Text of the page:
The popularity of the Pirate Party in Sweden is another example of this ‘blowback.’ Those who favor DMCA-like restrictions ascribe the popularity of the Pirate Party to clever marketing etc. In reality, however, their praise of the effective PR of the Pirate Party is entirely misplaced. It is those who oppose the Pirate Party who have done all of the good PR for the Pirate Party, by trying to shutdown the web site Pirate Bay, for example.

    Europe is hardly the only place where DMCA-like restrictions have been falling afoul of basic laws (read ‘constitutionally guaranteed rights of citizens’) of a country.

    The USA-Australia Free Trade agreement also required Australia to implement laws similar to the DMCA. It’s notable that many innovation leaders in Australia were strongly opposed to this treaty. In particular, Andrew Tridgell, the developer of Samba, notes on his website that the so-called ‘Free Trade’ Agreement, in an Orwellian twist, is really all about restrictions, not freedoms:

    Harming Trade
    The free trade agreement has been presented as promoting trade and breaking down trade barriers, but Chapter 17 is more about restrictions and constraints on Australians. For Australian computer users what Chapter 17 really does is erect a one-way gate, preventing Australian consumers from having access to the same software and media that are enjoyed in other countries.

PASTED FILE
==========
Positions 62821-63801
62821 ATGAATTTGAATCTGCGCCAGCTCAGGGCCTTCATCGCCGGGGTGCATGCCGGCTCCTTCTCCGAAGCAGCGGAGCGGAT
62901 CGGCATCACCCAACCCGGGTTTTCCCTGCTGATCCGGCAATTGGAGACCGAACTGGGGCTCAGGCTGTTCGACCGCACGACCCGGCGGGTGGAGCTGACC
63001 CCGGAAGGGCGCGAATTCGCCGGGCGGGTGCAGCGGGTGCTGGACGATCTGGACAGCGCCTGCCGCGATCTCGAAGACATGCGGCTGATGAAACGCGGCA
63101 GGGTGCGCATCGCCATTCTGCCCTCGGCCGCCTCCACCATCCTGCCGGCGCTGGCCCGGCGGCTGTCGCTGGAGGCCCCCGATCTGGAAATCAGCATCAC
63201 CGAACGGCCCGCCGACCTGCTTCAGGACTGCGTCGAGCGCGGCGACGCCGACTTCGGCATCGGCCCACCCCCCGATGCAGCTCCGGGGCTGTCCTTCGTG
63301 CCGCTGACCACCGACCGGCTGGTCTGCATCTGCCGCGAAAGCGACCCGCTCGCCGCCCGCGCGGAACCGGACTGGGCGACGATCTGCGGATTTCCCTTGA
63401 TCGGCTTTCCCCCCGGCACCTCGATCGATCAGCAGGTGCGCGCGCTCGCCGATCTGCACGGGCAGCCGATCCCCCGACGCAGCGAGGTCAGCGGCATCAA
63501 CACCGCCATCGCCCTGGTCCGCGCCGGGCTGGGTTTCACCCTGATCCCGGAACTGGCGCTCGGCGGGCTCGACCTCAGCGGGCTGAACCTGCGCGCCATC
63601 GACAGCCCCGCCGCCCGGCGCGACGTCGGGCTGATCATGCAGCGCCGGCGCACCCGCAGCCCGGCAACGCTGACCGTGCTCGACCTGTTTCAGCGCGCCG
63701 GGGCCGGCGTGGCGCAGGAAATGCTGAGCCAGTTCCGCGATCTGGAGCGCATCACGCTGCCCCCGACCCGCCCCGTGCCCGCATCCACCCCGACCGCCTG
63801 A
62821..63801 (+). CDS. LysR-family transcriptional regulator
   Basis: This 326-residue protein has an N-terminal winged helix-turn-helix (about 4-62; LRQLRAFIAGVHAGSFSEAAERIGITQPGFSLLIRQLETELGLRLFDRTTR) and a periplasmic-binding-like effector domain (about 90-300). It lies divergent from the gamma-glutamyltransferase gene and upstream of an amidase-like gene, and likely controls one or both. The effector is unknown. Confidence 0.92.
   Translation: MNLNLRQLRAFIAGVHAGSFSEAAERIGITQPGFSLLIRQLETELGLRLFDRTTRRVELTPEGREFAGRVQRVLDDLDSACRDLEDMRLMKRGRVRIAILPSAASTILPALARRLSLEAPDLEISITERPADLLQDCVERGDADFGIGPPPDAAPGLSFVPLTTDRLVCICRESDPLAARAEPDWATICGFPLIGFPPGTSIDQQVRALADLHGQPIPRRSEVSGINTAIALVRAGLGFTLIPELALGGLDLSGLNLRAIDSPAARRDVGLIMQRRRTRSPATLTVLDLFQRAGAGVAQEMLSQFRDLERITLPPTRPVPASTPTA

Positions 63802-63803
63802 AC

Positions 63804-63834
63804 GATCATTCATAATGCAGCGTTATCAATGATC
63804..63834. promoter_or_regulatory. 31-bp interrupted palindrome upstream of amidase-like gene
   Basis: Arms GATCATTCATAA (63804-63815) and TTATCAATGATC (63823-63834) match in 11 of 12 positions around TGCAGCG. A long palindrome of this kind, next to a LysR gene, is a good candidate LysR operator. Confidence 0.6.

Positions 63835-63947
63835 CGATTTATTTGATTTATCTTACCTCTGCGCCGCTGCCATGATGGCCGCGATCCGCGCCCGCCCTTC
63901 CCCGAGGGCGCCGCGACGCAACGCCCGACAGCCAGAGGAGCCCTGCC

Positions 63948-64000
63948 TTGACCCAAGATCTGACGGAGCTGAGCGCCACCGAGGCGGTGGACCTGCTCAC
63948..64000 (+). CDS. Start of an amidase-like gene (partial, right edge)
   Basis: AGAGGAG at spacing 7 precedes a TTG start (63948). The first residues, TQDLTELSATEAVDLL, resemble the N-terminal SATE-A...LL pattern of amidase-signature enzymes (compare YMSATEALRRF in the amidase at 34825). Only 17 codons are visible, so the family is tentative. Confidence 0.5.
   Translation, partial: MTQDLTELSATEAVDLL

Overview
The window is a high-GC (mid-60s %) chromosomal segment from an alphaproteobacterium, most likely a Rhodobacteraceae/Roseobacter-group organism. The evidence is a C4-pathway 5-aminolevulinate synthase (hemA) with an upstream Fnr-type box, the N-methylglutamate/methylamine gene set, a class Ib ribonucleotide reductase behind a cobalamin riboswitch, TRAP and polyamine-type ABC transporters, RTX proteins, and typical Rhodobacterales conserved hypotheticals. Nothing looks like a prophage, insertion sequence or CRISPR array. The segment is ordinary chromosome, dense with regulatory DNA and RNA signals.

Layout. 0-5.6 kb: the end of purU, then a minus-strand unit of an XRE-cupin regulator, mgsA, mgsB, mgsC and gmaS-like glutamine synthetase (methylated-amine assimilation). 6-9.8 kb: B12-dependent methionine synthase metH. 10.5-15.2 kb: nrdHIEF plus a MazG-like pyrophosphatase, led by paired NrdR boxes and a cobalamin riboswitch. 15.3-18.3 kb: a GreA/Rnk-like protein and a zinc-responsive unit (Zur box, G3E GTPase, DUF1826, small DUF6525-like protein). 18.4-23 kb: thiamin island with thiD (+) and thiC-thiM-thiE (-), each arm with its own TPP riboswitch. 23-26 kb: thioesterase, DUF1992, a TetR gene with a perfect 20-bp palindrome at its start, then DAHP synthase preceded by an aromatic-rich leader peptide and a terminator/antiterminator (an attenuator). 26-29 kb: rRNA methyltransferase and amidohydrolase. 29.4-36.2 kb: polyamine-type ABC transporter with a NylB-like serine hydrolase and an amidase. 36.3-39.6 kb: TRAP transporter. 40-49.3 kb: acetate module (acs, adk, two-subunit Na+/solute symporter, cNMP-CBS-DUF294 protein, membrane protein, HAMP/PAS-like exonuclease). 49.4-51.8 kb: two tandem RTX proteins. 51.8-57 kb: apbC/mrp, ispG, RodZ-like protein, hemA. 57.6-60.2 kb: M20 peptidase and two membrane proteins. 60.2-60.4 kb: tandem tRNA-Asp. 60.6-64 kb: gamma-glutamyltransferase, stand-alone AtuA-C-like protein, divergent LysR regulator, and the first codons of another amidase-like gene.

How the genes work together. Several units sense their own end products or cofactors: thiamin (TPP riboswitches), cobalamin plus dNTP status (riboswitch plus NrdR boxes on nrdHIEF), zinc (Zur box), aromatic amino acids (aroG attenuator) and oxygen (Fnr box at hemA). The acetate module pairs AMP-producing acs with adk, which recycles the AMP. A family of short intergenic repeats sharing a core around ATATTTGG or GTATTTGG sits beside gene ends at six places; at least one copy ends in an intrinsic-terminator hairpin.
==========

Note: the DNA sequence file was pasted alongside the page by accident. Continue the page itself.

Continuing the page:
But one of the most interesting facts he cites shows that the restricted IP zone that America has built has begun to place it at a disadvantage:

    For instance, in 2001 a Russian programmer named Dimitry Skylarov spent several months in a United States jail after Adobe asked the FBI to arrest him for writing software that allowed books in the Adobe e-books format to be used by blind people[6]. Dimitry, who wrote the software in his home country, was visiting the United States to give a paper at an international conference.

    Since then a number of key technical conferences have had to be moved away from the United States as organisers fear that some of their speakers could suffer a similar fate. It is notable that the three major technical Linux conferences are now in Canada, Germany and Australia, which all lack DMCA-like laws.